I am not (yet) a frequent on location painter but want to be one.  Want to join me?

Here are two photos from my recent on location painting.

Mandar Marathe- painting en plein air

Mandar Marathe- Painting on location

Remaining-River-Watercolor-on-paper-Mandar-Marathe
“Remaining-River”, Watercolor-on-paper, Mandar Marathe – Painting on location

 

Watercolor Paintings

In this blog post, I want to share few of my latest watercolor Paintings.

Monsoon sunshine at Hinjewadi - Watercolor on paper - Mandar Marathe
Monsoon sunshine at Hinjewadi – Watercolor on paper – Mandar Marathe
Revival - Watercolor on paper - Mandar Marathe
Revival – Watercolor on paper – Mandar Marathe
Deep breath - Watercolor on paper - Mandar Marathe
Deep breath – Watercolor on paper – Mandar Marathe
Afternoon light - Watercolor on paper - Mandar Marathe
Afternoon light – Watercolor on paper – Mandar Marathe

Comparing oil colors to watercolors

Comparing oil colors to watercolors and explaining their peculiarities and differences is this blog post’s subject.

I won’t say this medium is better than that or this medium is difficult to learn than the other. Doing such comparison doesn’t achieve anything and is like comparing a sitar and a guitar.  Both are good in their own right and have their advantages and disadvantages.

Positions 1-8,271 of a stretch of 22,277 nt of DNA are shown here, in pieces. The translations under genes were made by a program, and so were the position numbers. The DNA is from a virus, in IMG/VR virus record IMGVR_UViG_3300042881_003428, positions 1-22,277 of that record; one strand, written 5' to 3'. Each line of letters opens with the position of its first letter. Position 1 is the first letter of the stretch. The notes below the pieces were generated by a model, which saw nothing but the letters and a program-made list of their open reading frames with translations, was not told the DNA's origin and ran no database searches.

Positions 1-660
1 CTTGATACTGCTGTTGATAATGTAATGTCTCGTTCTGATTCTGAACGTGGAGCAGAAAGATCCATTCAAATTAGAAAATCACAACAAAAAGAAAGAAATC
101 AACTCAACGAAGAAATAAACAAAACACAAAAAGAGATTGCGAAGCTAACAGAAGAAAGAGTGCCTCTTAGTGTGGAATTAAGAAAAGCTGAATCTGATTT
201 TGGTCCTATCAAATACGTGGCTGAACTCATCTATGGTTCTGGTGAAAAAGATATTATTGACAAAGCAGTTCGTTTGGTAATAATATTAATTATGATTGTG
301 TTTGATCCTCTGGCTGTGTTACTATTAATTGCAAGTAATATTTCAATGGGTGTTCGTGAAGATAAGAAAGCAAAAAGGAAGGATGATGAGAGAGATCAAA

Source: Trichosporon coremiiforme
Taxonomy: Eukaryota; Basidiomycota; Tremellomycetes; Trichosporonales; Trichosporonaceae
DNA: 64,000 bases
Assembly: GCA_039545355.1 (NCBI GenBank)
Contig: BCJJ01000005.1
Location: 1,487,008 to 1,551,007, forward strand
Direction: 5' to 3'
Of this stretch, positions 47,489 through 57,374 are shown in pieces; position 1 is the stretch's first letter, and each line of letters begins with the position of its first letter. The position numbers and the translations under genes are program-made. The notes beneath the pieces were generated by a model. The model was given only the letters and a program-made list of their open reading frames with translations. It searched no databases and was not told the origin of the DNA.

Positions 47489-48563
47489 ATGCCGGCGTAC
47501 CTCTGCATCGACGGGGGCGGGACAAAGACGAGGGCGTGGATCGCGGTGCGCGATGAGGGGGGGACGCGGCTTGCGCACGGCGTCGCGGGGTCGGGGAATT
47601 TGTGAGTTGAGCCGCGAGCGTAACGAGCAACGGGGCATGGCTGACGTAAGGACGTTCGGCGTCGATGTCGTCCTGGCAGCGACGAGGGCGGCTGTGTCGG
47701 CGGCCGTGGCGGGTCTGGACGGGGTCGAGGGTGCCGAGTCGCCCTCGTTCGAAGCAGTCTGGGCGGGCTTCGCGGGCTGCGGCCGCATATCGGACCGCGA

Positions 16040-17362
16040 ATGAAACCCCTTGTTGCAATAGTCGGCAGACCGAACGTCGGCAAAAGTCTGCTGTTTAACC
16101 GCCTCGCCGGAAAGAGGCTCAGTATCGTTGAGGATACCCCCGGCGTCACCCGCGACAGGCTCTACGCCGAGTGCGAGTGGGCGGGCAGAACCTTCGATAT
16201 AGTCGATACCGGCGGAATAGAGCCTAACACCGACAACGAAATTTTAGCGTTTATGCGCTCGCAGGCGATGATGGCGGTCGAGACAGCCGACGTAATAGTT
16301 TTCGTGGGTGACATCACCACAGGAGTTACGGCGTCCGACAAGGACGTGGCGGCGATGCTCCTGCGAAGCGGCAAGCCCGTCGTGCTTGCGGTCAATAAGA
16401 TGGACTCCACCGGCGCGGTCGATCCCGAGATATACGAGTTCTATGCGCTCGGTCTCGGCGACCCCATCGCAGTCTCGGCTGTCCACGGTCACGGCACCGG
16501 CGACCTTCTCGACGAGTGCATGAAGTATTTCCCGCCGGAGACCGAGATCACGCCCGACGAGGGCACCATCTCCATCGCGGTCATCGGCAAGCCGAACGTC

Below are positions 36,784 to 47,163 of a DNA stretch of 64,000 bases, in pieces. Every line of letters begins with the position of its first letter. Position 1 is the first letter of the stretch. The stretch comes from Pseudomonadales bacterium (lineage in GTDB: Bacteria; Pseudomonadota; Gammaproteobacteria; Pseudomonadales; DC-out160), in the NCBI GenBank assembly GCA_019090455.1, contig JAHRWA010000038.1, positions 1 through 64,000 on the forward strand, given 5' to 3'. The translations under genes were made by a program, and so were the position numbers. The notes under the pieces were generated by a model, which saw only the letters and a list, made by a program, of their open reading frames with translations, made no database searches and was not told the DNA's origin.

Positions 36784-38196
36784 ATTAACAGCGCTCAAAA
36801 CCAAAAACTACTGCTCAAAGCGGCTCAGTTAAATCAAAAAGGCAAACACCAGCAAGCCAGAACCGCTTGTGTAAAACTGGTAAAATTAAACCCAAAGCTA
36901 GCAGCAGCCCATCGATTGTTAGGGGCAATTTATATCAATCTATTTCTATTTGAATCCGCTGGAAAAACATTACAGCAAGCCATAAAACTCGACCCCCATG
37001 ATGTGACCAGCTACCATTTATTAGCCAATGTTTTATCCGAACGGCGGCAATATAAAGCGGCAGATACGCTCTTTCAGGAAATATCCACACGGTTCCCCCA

Monsoon sunshine at Hinjewadi - Watercolor on paper - Mandar Marathe
Monsoon sunshine at Hinjewadi – Watercolor on paper – Mandar Marathe

 

Standing Tall - Oil on canvas - Mandar Marathe
Standing Tall – Oil on canvas – Mandar Marathe

 
Here is a list of their peculiarities and differences.

  1. Ease of handling the medium on the paper or canvas.

    Oil colors do not dry fast and so one can manipulate the colors more easily on canvas for a longer duration. Watercolors dry fast and so the time available to manipulate color on paper is very less.

  2. Ease of handling the medium outside of painting

    Watercolors tend to dry faster, even when inside the tube, than oil colors. They dry due to evaporation of water and oil colors dry by oxidation of oil film.
    Oil colors also remain usable for a longer duration on the palette than watercolors. Even though you can re-wet dry watercolors on the palette, they are not as good as wet color straight from the tube.